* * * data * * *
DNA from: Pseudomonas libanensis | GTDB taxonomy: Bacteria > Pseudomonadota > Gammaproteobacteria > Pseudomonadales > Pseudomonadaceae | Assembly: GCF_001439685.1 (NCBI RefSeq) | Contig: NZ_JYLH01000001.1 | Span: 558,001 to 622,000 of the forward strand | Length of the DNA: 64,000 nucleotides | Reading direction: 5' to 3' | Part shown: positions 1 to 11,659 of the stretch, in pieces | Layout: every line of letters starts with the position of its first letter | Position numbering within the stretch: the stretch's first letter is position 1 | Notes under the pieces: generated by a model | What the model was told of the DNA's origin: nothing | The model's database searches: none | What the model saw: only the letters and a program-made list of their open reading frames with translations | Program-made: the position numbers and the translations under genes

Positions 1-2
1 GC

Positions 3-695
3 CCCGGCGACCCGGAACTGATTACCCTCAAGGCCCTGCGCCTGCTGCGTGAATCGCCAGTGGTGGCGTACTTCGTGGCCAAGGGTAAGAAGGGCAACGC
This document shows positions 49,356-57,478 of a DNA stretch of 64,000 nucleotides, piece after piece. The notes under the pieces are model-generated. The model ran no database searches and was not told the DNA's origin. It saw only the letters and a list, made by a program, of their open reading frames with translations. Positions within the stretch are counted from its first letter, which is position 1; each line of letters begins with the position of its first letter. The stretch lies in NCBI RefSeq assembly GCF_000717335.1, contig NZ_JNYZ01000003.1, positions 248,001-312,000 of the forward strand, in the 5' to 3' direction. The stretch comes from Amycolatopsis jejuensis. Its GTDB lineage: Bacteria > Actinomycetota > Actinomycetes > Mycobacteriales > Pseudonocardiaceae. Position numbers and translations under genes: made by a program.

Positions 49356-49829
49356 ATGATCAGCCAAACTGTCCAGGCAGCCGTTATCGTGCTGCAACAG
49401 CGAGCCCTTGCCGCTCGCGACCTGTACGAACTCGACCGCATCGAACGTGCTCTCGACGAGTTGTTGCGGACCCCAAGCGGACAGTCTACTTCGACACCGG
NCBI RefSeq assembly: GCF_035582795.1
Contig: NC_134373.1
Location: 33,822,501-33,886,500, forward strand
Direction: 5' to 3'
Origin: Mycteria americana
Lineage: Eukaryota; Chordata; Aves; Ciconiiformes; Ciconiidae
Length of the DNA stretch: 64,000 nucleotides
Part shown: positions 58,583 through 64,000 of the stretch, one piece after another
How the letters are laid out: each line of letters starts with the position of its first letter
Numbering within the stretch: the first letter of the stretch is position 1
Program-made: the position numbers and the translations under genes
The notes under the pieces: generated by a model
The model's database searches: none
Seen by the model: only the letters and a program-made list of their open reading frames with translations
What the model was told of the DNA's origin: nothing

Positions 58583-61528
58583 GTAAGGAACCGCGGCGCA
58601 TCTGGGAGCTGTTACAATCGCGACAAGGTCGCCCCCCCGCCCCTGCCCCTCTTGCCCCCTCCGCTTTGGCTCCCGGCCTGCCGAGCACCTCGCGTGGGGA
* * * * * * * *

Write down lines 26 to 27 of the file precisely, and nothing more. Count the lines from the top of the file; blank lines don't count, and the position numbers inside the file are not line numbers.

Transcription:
58583 GTAAGGAACCGCGGCGCA
58601 TCTGGGAGCTGTTACAATCGCGACAAGGTCGCCCCCCCGCCCCTGCCCCTCTTGCCCCCTCCGCTTTGGCTCCCGGCCTGCCGAGCACCTCGCGTGGGGA